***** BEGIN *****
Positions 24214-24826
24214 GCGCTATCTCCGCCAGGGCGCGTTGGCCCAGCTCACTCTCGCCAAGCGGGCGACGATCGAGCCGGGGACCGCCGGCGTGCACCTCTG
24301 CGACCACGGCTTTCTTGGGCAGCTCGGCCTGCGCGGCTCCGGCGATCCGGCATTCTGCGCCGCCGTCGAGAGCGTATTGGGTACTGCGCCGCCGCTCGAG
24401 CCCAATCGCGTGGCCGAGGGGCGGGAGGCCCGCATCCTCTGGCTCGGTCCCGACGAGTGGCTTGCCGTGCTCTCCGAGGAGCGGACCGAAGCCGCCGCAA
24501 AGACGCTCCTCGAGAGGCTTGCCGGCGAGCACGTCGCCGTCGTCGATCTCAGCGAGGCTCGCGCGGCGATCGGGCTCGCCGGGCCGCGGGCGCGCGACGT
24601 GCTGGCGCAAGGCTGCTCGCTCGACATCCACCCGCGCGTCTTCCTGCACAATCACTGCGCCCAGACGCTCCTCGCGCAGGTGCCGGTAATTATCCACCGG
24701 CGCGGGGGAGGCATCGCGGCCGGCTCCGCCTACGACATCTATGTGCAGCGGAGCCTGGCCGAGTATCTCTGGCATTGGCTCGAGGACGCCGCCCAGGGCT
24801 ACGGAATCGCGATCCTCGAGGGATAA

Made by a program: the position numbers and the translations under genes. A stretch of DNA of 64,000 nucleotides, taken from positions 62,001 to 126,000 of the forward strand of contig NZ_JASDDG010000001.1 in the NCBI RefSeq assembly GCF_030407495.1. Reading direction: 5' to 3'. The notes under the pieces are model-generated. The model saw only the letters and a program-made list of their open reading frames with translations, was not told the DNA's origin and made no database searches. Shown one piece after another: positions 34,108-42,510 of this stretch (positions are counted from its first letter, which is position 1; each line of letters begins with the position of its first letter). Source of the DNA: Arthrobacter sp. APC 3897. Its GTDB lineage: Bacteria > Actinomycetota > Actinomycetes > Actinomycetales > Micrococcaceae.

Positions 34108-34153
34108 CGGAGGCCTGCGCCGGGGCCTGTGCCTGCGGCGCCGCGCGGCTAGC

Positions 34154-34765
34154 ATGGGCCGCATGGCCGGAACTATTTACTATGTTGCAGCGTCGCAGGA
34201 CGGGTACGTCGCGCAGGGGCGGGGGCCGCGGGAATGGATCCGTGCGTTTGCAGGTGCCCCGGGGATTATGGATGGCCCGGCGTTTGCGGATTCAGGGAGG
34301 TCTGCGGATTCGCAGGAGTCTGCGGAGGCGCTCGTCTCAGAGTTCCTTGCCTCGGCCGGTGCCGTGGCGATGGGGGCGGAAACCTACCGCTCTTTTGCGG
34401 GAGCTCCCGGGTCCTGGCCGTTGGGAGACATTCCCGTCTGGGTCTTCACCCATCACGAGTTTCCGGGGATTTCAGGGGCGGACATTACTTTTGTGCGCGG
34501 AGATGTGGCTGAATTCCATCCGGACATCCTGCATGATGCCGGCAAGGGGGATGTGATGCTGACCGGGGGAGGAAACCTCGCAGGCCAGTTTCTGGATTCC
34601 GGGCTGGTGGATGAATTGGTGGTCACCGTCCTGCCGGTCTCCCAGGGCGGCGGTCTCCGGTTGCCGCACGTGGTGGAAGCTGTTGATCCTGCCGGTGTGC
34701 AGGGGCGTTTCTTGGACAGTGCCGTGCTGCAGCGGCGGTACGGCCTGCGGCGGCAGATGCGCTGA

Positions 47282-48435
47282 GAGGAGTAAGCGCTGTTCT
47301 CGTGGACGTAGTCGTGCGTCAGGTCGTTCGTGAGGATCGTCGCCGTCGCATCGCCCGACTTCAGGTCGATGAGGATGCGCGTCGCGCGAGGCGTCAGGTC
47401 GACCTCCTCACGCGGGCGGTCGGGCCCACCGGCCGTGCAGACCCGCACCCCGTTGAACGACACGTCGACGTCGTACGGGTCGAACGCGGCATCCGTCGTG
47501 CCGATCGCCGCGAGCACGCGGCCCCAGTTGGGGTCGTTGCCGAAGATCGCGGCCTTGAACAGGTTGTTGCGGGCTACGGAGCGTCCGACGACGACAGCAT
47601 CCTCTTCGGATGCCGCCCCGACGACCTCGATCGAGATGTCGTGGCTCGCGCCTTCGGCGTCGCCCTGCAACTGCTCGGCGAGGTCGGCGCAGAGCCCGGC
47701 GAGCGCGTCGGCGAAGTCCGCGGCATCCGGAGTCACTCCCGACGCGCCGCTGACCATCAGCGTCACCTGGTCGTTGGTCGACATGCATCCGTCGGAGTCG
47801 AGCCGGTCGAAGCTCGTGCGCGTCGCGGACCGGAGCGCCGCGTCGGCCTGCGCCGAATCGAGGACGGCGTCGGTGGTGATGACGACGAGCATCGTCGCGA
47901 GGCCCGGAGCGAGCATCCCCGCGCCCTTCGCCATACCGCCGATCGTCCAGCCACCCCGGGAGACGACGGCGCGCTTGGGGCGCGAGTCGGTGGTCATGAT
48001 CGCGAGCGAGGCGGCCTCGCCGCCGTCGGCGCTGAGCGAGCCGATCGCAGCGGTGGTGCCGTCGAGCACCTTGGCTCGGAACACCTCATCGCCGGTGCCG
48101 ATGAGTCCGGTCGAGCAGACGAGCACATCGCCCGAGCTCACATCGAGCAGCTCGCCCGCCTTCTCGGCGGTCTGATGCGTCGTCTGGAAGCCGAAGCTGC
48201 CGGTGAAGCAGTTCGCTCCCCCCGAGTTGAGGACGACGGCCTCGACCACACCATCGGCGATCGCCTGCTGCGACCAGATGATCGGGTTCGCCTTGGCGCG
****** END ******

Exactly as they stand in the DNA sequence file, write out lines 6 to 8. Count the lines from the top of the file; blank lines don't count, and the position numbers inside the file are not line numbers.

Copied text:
24601 GCTGGCGCAAGGCTGCTCGCTCGACATCCACCCGCGCGTCTTCCTGCACAATCACTGCGCCCAGACGCTCCTCGCGCAGGTGCCGGTAATTATCCACCGG
24701 CGCGGGGGAGGCATCGCGGCCGGCTCCGCCTACGACATCTATGTGCAGCGGAGCCTGGCCGAGTATCTCTGGCATTGGCTCGAGGACGCCGCCCAGGGCT
24801 ACGGAATCGCGATCCTCGAGGGATAA